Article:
I sit to write at my table on the official second day of my PhD research.
I am still very excited about receiving the news from the Dutch Research Council (NWO) that my research proposal for the Doctoral Grant for Teachers has been approved for the next 5 years.
In Dutch the phrase for conducting a PhD is called a PhD promotie or promotieonderzoek (promotion research). From these local phrases of a PhD trajectory, I gather that I am promoted or to be promoted in 5 years from now to hold the title “dr.”. However, judging from the first day of my PhD research which I wastefully spent on being overly occupied with changing my various email signatures, motion or pro-motion was not one of the main focus points. Rather, a more paralyzing fear creeped up revolving around how to fill the knowledge void or knowledge gap that supposedly my PhD was to fill.
Once settled on an appropriate email signature I could devote some time to reflect on my initial research proposal that asks to better understand the role of embodiment (or “the body”/Lichaam in Dutch) in knowledge-based organizations. Checking in on how “our” bodies feel, while being part of a larger social order of other bodies, seemed like a good starting point at the time.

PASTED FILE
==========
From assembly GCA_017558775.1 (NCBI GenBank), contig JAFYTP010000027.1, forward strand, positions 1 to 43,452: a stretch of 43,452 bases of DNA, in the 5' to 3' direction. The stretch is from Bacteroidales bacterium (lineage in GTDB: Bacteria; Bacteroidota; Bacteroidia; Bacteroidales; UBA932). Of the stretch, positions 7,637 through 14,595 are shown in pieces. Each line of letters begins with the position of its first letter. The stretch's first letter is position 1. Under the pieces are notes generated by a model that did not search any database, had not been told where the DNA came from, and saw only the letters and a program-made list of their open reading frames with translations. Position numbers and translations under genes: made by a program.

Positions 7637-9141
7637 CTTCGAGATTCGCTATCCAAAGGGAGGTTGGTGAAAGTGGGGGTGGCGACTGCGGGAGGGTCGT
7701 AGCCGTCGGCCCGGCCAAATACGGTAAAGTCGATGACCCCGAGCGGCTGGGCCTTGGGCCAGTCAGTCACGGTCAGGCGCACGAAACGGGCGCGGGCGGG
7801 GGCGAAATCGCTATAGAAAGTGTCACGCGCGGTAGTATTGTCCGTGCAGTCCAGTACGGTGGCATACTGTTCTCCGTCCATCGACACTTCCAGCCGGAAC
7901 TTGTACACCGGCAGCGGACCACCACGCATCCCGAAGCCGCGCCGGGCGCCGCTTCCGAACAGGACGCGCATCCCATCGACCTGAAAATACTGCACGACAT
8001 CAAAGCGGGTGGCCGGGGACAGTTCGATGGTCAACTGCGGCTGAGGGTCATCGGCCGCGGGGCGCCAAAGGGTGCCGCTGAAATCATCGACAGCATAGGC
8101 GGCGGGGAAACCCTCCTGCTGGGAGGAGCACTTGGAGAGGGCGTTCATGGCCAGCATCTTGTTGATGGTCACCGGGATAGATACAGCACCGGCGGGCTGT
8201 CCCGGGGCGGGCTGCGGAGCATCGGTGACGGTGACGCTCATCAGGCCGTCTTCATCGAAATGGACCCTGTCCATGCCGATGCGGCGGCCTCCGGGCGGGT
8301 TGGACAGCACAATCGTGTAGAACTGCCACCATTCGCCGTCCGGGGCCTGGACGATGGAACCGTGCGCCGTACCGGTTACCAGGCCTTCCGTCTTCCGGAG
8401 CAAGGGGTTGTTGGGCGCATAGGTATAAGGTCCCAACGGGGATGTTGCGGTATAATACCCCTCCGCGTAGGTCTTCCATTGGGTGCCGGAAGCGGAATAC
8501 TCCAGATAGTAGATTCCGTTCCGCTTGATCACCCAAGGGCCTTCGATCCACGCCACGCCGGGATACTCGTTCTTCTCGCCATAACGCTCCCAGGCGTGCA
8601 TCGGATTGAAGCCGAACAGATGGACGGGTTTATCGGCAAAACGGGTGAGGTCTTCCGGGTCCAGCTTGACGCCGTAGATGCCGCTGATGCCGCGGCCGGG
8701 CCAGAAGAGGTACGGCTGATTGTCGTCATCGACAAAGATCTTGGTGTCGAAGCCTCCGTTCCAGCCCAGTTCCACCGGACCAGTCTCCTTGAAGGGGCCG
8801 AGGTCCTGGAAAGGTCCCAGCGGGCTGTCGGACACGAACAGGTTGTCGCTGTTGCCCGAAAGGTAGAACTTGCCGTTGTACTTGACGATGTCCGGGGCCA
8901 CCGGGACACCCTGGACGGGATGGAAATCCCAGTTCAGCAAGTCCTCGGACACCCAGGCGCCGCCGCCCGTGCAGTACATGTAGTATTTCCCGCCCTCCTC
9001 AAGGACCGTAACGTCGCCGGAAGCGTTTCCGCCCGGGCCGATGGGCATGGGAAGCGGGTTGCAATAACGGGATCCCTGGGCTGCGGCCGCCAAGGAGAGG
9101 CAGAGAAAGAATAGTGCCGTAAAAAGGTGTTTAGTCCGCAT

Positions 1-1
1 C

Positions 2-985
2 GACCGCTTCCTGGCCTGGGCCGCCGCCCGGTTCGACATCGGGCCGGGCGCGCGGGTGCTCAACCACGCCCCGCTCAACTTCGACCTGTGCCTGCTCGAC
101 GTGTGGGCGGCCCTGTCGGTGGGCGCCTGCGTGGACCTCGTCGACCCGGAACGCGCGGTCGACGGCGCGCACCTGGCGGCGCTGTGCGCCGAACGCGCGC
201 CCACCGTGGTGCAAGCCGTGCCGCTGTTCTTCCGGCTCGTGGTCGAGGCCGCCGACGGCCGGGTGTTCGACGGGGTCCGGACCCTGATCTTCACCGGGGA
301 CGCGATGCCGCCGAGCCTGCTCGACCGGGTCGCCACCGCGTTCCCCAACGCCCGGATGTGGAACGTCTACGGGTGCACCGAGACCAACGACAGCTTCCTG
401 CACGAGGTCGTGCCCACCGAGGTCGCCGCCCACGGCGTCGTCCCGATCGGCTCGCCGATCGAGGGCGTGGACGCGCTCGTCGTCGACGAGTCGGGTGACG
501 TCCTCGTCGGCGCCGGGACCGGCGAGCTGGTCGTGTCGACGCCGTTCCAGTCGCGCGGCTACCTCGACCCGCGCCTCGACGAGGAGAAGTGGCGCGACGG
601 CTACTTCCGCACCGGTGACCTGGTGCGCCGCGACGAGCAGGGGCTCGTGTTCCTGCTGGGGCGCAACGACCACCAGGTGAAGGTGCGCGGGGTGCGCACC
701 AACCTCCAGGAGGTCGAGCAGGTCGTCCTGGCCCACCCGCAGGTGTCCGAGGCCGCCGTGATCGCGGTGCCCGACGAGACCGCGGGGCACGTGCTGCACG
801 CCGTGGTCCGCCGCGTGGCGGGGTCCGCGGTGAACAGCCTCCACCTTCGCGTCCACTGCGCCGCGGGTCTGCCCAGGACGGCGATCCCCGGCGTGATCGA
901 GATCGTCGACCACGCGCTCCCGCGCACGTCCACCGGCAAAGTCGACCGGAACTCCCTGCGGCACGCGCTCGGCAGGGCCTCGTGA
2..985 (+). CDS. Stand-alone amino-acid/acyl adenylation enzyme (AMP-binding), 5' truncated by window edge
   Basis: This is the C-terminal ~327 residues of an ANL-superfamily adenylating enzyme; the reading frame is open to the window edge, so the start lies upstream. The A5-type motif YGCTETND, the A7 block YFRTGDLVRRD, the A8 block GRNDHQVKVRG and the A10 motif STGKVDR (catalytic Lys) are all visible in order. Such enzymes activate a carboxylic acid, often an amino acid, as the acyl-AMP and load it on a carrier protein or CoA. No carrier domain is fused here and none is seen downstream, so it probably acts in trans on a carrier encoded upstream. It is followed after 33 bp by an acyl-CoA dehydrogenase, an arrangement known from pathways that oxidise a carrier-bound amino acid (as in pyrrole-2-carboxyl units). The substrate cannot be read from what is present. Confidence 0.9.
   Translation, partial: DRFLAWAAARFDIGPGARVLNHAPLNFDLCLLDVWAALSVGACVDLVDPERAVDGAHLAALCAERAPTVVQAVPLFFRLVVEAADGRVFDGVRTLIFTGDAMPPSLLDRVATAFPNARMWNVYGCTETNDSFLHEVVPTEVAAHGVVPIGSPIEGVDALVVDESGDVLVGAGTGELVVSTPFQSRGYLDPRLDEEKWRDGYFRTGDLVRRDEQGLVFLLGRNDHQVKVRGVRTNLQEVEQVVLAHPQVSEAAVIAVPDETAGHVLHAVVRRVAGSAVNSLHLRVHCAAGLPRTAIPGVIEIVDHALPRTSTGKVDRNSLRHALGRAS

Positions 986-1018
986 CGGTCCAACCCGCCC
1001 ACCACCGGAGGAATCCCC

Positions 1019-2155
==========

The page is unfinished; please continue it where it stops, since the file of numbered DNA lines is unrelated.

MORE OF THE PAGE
However, what creeped up in the first moments of conducting my pro-motie-onderzoek felt more like an anti-motie-onderzoek. Not being aware of the dynamic and unpredictable nature of any research, I tried to fixate my bodily and mental state in a static and disembodied digital signature. Now, on my second day of research, I realize that not knowing how this research will “come to life” is a good first move.
Also interested in questions about “The body in organizations”? Get in touch! firstname.lastname@example.org / LinkedIn.